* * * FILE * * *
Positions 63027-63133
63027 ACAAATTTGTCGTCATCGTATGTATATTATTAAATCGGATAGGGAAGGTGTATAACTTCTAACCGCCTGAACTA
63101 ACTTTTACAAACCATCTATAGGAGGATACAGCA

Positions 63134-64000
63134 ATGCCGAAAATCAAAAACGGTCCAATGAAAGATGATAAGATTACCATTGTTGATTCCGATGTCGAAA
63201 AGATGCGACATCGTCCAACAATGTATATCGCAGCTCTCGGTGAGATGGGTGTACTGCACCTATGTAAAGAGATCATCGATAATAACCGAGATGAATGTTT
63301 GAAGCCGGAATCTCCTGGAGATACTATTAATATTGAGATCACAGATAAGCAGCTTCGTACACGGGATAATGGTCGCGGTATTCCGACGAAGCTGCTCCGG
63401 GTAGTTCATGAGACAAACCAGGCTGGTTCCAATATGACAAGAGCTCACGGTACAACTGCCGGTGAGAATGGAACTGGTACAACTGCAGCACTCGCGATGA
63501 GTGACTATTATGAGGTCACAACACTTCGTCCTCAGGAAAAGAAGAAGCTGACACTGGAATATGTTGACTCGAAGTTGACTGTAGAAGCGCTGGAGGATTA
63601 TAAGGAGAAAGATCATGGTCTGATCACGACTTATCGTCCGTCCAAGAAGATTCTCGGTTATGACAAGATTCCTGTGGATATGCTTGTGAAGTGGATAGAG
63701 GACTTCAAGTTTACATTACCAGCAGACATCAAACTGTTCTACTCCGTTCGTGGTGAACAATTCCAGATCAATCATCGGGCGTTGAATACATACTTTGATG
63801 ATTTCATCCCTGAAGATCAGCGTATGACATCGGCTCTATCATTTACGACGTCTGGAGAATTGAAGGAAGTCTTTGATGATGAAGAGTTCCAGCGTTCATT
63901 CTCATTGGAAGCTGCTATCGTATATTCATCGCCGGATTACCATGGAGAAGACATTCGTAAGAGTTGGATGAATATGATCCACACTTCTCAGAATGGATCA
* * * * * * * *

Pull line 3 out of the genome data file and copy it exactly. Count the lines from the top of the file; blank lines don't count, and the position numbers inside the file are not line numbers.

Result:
63101 ACTTTTACAAACCATCTATAGGAGGATACAGCA